Key art therapy staff during 2000’s include Pauline Mottram; Richard Lanham; Michele Wood; Jonathan Isserow; Julia Ryde; Chris Brown; Julia Meyerowitx-Katz; Jessica Hall; Fran Taylor; Kate Rothwell, Myriam Senez, Jane Landes plus many additional visiting lecturers from across the clinical and academic spectrum.
2007 Andrew Marshall-Tierney was appointed as MA Art Therapy placement tutor.
2010’s The core teaching team on the MA Art Therapy (Philippa Brown, Andrew Marshall-Tierney and Miriam Usiskin) supported by a range of Visiting Lecturers maintain and enhance the course’s reputation for art-based and practice-focused learning.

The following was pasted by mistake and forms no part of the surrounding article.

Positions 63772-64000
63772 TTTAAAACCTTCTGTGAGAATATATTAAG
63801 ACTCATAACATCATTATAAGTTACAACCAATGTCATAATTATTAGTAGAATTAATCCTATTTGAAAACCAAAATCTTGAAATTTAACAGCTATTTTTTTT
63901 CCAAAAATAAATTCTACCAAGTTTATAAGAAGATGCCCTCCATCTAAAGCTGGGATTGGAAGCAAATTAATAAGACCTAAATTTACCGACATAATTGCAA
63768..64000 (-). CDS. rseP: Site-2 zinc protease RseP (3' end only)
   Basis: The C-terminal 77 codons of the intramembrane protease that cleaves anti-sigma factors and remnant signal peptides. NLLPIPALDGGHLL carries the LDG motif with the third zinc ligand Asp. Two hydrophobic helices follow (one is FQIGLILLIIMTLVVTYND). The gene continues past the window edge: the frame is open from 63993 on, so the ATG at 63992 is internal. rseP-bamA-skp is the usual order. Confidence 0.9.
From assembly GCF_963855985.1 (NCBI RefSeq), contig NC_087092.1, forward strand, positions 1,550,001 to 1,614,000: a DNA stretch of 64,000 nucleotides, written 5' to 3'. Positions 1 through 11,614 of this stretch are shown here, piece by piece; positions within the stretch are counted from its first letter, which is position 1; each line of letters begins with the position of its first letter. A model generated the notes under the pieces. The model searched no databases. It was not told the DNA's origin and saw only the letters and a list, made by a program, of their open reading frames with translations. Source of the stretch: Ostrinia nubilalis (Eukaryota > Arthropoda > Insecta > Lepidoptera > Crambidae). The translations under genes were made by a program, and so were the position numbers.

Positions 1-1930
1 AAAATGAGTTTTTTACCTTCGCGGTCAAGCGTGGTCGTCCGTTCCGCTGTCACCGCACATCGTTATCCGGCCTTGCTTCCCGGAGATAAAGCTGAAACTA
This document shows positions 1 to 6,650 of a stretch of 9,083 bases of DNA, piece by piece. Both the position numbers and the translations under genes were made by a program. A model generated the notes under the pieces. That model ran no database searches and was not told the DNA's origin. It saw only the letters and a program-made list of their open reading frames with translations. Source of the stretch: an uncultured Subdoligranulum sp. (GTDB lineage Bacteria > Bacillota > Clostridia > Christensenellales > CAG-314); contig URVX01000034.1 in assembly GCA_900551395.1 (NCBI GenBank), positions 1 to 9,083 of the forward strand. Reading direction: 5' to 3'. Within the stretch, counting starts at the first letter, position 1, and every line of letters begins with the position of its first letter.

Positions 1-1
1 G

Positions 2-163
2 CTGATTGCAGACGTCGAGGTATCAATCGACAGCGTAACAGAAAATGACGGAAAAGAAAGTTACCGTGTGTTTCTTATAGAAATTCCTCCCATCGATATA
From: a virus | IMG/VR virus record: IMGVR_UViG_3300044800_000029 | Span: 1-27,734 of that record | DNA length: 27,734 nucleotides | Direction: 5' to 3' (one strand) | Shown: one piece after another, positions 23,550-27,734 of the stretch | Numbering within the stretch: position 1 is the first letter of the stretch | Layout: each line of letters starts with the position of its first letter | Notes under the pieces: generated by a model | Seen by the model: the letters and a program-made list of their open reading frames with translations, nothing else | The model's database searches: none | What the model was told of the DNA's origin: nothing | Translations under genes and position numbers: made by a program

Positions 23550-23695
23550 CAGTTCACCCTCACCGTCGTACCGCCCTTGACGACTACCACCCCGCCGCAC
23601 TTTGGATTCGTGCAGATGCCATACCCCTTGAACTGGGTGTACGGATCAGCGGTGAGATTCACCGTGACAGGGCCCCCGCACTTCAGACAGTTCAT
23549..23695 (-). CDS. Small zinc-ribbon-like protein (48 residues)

The close working relationship with the British Association of Art Therapists continues. Throughout this time, the MA Art Therapy keeps its focus on employability in the public and voluntary sectors. Placements are increasingly in mainstream education and, to reflect this, developmental theory is increasingly taught.
2016 – Phillippa Brown retires as programme leader of the MA in Art Therapy
2016 – Hayley Berman joins as programme leader and a psycho-social model of practice is foregrounded. Megan Tjasink joins the permanent staff team.
2018 – Andrew Marshal-Tierney takes on leadership for the MA in Art Therapy and Karen Sawyer is appointed as Placement Tutor soon afterwards
2020 – Gary Nash joins the team to run the Foundation Certificate placing a focus on an introduction to the Arts Therapies using an integrative approach to the arts in therapy and wellbeing.